7. “If you have been arrested outside the US, Immigration won’t know so don’t admit it on your Green Card application.”
The question on the application asks if the applicant has ever been arrested. It is not specific to the US. If the foreign arrest came to light, the applicant would be revealed to have lied on the application. A lie on any application would very likely result in a denial of the application and a finding of misrepresentation would very likely hamper any future application on behalf of that foreign national. As an overall concept (and general life rule I think it’s fair to say), never listen to someone on the Internet who advises lying on an application. The results of taking that advice could be catastrophic. Of course, it’s strongly recommended to consult with an experienced immigration attorney if the applicant has been arrested to determine consequences in regards to immigration and/or travels to the US.
8. “If you have a case pending to change employers you can start working upon the filing of the new application.”
The truthfulness of this statement depends on what visa type/visa classification a foreign national has. This is not correct advice for most circumstances. Most visas/visa classifications require the petition filed by the new employer to be approved before the foreign national may begin to work for the new sponsor. Some H-1B visa holders may be an exception to this general rule. In some cases, if a foreign national is in valid H-1B status when his new sponsor files an H-1B petition on his behalf, that foreign national can begin to work at the new company once the new petition is received at USCIS. This concept is referred to as “portability.”
9. “If you weren’t being paid because you were benched by your employer for part of your H-1B time, it doesn’t count against your six-year allotted H-1B time.”
This is not true. USCIS will not credit back for time spent inside the US while on the H-1B visa even if the foreign national was benched by their employer and thus not working during that time. But more importantly, benching is not allowed on an H-1B and the foreign national would likely be viewed as out of status if they are not working under the terms of the H-1B petition. Even being present in the US in violation of H-1B status doesn’t buy back H-1B time. Issues like this in chatrooms are the perfect example of a question that leads to other questions and issues. The individual in this scenario may be more worried about re-capturing H-1B time but someone giving advice about this question would be remiss not to point out the larger issue—that of being out of status, which potentially has serious consequences.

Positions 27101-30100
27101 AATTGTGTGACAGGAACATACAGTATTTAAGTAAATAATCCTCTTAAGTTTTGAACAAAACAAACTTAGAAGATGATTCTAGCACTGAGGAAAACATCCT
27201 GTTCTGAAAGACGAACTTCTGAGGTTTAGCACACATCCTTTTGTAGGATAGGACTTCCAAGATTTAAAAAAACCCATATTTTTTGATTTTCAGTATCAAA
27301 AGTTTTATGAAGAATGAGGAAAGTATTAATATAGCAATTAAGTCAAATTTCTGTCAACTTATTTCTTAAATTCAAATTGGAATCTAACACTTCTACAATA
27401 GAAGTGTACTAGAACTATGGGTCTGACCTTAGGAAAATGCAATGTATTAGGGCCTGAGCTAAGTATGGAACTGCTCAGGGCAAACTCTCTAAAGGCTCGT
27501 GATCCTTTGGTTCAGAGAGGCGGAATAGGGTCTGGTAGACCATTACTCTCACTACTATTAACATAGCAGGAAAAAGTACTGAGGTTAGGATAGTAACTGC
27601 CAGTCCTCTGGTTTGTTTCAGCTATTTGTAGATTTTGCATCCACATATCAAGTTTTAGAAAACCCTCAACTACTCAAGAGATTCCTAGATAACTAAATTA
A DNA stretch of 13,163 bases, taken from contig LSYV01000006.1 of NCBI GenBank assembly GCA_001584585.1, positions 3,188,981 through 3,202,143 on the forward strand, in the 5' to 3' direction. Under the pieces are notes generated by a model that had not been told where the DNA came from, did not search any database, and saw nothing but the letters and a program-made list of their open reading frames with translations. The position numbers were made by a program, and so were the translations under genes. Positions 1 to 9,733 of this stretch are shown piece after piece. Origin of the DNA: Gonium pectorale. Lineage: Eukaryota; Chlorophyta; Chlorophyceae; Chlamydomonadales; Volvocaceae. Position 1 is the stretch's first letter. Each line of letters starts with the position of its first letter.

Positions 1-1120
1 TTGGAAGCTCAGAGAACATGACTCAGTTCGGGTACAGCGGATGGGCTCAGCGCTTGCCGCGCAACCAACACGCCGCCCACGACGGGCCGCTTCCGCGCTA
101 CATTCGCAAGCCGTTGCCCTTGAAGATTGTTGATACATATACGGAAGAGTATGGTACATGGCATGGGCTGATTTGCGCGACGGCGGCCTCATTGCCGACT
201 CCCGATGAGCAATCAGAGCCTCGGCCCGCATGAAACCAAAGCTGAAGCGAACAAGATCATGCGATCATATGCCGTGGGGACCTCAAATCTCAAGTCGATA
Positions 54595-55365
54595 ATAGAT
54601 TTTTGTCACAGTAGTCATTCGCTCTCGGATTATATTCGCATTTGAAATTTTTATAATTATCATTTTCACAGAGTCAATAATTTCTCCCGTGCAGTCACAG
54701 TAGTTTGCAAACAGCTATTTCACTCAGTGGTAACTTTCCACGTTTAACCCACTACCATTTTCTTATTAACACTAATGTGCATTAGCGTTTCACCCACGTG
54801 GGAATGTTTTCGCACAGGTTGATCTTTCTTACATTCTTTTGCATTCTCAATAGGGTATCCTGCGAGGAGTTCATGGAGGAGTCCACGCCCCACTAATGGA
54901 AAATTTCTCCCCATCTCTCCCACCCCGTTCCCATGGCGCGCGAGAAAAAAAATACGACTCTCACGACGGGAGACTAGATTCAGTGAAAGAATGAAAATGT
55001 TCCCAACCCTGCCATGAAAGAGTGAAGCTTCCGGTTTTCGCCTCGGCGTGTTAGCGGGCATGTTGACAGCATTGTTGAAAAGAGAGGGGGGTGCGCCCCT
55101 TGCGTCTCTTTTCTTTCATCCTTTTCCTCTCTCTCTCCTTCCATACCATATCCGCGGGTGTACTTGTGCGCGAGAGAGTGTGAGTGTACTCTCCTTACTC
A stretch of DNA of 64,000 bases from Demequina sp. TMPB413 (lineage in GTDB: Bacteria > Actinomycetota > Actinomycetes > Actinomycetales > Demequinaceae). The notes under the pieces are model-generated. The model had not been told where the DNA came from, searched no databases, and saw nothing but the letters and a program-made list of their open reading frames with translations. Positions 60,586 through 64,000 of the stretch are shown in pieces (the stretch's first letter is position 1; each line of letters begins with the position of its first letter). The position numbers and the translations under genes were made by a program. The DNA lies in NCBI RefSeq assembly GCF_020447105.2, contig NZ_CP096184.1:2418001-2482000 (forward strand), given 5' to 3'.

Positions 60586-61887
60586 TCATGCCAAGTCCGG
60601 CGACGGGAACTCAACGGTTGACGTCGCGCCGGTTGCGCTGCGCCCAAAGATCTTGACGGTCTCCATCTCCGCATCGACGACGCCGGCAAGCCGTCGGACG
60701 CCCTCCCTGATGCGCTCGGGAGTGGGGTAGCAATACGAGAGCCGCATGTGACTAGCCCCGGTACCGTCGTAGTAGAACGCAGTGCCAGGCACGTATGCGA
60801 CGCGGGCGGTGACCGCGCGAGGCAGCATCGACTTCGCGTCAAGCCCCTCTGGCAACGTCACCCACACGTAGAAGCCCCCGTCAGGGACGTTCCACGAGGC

10. “If you are no longer working for the company that sponsored your visa and haven’t found a new sponsor yet but the laminated visa in your passport is still valid, you can travel into the US using that visa.”
This is incorrect advice. Once a foreign national is no longer working for the sponsor and does not have a new sponsor nor any other case pending on their behalf, they are not in a valid immigration status. It would be visa fraud to use a visa from a former employer to enter the US for any other purpose than to work for that employer. When a foreign national makes an entry on a visa (even if they don’t actually articulate it at the border) they are effectively stating: “I’m coming to the United States to work for this company.” If the foreign national is coming to the US for another purpose, then it would be fraud to use the visa just because it has validity time remaining.
On a related note, foreign nationals in the US on work-based nonimmigrant visas often think that because the visa in their passport is valid, they can remain in the US even after their employment has ended with their visa sponsor. This is not true. When foreign nationals who are in the US pursuant to employment-based visas such as an H-1B, O-1, L-1, or E-3 end their employment (either because they quit or the employer terminated them for other reasons) they are no longer authorized to remain in the US. It may be possible for new employers to quickly file a new petition for foreign nationals thereby protecting their immigration status. Foreign nationals who choose to linger in the US for months after they stop working, even if they are receiving severance payments, are violating their visa status. Chatroom/blog readers who see advice to the contrary should be wary.
Don’t Always Trust the Internet
There are many inaccuracies out there in immigration forums and chatrooms. It seems like much of it comes from the assumption of facts without verification or the knowledge that one person’s situation may not apply to another person’s because of even small factual differences. A person should never take legal advice from an online forum or blog to make a decision about their own case—including this one. They should always seek the advice of an immigration attorney who can fully analyze the facts and assess the situation under the current law.